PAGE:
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In a government context, Paul Kennedy defines grand strategy as "the capacity of the nation's leaders to bring together all of the elements [of power], both military and nonmilitary, for the preservation and enhancement of the nation's long-term (that is, in wartime and peacetime) best interests." From this perspective, grand strategy requires the articulation of both policy goals and interim objectives, as well as a broad definition of power that extends beyond the use of the military forces.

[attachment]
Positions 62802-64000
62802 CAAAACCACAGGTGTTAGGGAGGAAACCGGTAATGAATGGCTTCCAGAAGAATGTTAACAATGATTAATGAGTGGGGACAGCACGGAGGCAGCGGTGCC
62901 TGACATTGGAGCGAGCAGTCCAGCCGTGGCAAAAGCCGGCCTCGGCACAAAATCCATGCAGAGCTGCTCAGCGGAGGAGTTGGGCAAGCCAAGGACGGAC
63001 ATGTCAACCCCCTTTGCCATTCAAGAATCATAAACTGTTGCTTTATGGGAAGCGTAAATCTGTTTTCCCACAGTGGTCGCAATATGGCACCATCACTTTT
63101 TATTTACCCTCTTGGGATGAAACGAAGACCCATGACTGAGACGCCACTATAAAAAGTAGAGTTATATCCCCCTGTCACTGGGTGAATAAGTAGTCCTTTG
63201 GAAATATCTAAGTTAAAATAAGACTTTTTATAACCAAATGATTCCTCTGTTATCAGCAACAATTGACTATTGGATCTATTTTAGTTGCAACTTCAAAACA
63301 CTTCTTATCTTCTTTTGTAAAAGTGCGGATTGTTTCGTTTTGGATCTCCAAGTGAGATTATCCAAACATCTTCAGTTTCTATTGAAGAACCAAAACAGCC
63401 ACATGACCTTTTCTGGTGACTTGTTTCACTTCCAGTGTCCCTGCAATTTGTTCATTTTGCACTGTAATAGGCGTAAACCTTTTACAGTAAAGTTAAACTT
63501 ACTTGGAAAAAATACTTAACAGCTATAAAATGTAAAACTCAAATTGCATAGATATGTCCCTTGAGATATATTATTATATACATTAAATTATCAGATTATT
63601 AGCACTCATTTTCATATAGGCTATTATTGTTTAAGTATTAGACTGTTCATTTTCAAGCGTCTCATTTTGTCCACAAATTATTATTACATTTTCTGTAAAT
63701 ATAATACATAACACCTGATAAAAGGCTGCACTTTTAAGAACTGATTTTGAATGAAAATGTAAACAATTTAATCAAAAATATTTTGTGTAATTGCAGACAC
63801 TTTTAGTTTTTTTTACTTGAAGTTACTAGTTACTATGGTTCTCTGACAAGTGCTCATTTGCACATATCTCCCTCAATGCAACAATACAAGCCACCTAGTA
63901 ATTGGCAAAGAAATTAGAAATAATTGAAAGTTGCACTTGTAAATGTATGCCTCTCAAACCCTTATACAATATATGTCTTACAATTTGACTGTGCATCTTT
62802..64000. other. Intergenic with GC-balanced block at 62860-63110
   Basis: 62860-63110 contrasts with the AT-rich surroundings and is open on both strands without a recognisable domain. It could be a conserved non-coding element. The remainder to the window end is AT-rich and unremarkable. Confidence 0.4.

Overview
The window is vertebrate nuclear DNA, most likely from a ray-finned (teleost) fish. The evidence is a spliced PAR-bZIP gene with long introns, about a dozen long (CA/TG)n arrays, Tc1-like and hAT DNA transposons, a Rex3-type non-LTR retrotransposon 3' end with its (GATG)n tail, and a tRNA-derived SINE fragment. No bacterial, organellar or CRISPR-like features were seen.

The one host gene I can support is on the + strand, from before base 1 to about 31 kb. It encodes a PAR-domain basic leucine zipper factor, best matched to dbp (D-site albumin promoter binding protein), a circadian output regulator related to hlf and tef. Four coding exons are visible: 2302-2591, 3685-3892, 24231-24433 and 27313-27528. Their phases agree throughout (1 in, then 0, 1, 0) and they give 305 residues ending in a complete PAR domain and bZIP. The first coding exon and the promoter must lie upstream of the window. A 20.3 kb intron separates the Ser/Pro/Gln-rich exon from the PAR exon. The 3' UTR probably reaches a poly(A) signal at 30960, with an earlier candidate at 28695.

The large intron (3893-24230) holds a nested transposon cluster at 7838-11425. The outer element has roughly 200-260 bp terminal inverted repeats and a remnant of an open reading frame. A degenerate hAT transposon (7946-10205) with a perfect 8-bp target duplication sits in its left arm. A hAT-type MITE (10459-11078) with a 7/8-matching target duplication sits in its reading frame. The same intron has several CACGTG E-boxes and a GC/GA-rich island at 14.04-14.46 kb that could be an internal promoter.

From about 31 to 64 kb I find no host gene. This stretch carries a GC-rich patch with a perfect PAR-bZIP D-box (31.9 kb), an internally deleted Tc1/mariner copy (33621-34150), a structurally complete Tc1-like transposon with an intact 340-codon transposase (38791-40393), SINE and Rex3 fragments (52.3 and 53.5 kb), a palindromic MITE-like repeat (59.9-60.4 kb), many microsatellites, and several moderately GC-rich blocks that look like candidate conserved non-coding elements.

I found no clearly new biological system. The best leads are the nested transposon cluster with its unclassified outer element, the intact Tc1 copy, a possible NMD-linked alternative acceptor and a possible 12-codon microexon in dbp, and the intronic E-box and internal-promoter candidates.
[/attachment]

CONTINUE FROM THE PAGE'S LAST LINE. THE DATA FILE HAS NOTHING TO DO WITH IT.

Military strategist B. H. Liddell-Hart defined grand strategy as a plan "to co-ordinate and direct all the resources of [an organization] towards the attainment of ... [a] goal defined by fundamental policy."
from Kennedy, P., Grand Strategies in War and Peace, 1991, also Profs. K.C. Johnson and S. P. Remy, CUNY.
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